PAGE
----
Risk Management

Elderly Patient Falls from Wheelchair Following a Dilated Exam

By Ryan Bucsi, OMIC Senior Litigation Analyst

ALLEGATION: Failure to assess fall risk and to warn patient of effects of dilating drops on visual accuity.

DISPOSITION: Case dismissed following patient’s death from causes unrelated to injuries sustained in fall.

Case Summary

An elderly patient underwent a dilated examination by an optometrist at an OMIC insured ophthalmology group. She was unaccompanied and used an electric wheel- chair. As she was leaving the building following the exam, staff gave her a pair of sunglasses and asked if she required assistance to her car; she declined. Shortly thereafter, some staff members were eating lunch outside the office when they heard a loud crash. They found the patient lying on the steps with her head bent into the stairs. Apparently, she had misjudged the stairs for the wheelchair ramp upon exiting the building.

An ambulance was called, and the patient was admitted to the ICU where a CT scan displayed a small intra-parenchymal contusion. She remained neurologically intact and was not felt to be an appropriate candidate for rehabilitation service at the hospital. Instead, she was discharged nine days later and admitted to a long-term skilled nursing facility where she received care for a rotator cuff tear on her right shoulder. She was subsequently discharged from the skilled nursing facility and was followed by a neurologist. The neurologist noted that her double vision had gradually subsided and that her memory for recent and remote events was unaffected. The patient remained independent in all activities of daily living. She died of an unrelated illness during the investigation of her claims.


Staff at the OMIC-insured facility certainly did the right thing by providing sunglasses, offering assistance, and documenting the patient’s refusal of it. In retrospect, however, it is clear that the patient was a poor judge of her own need for help. Moreover, the offer of help did not prevent the plaintiff attorney from alleging that more proactive care in the form of a fall risk assessment was required. Indeed, this patient had several risk factors, including her advanced age, wheel- chair use, unaccompanied status, and a decline or alteration of vision due to dilating drops.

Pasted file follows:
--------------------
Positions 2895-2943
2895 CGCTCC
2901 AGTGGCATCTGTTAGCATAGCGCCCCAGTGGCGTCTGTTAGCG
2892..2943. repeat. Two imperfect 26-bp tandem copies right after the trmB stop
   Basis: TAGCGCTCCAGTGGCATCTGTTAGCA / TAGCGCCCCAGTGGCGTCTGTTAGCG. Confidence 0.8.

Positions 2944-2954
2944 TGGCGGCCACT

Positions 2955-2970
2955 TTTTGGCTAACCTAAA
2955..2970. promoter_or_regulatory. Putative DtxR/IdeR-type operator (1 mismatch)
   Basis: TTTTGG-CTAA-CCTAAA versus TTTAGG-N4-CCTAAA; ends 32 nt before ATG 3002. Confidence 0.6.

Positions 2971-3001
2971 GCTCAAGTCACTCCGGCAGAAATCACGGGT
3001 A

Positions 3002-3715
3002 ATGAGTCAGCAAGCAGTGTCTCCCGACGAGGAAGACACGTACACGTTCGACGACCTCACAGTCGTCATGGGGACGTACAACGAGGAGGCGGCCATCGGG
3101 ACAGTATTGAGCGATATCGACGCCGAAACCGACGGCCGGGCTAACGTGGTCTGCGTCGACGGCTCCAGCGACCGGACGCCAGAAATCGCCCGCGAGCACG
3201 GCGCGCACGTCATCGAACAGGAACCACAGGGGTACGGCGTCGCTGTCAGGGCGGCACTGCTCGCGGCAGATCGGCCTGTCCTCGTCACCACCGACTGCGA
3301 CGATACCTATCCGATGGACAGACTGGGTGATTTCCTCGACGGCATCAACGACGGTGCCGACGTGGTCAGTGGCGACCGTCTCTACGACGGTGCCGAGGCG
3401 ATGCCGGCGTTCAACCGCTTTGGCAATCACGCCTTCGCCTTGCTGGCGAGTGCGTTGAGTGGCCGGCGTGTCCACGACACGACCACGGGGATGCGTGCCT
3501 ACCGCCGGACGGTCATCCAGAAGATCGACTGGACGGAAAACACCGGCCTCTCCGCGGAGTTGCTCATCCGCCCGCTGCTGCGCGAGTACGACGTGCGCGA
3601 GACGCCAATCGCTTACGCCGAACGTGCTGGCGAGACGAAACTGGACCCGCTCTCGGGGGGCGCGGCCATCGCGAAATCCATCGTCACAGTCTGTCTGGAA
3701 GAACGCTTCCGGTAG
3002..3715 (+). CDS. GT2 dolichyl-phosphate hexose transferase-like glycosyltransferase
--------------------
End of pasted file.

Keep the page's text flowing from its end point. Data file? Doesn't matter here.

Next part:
Furthermore, the wheelchair ramp and stairs leading out of the building were the same color, and it was arguably difficult to distinguish between the two, even with good vision. The lawsuit also alleged a failure to warn since the patient was not told of the risk of a fall or the danger of operating machinery, i.e., driving a motorized wheelchair, while her vision was impaired.

Risk Management Principles

Falls are the most common type of accident in the hospital setting and the fifth leading cause of death among persons over age 65.1 Ophthal- mologists routinely treat elderly individuals with physical limitations, motility impairment, and poor visual acuity. When these same individuals are administered dilating drops, the known side effects—decreased visual acuity, photophobia, lack of accommodation, glare, blurred vision, and decreased contrast threshold and contrast visual acuity—can prove to be much more than they can safely handle.

Fall prevention requires assessment, assistance, supervision, and surveillance. Assistance to and from the office and when getting up from a chair should specifically be offered or supplied to the elderly, handicapped, and/or visually impaired. Thorough evaluation of all of a patient’s risk factors as well as an evaluation of the general surroundings should be performed in assessing each patient’s risk for an accident following a dilated examination. Utilizing color schemes that maximize the differences between floors, steps, walls, and ramps can decrease the likelihood of a patient fall and injury.

In addition to assessing patients for fall risk, ophthalmologists and/or their staff should also obtain informed consent for dilating drops and offer patients sunglasses. While this case involved a fall, patients and other injured parties have also sued ophthalmologists when patients whose eyes were dilated were involved in motor vehicle accidents after leaving the ophthalmologist’s office. See the Risk Management Hotline article in this issue as well as OMIC’s risk management recommendations and sample consent form at www.omic.com.

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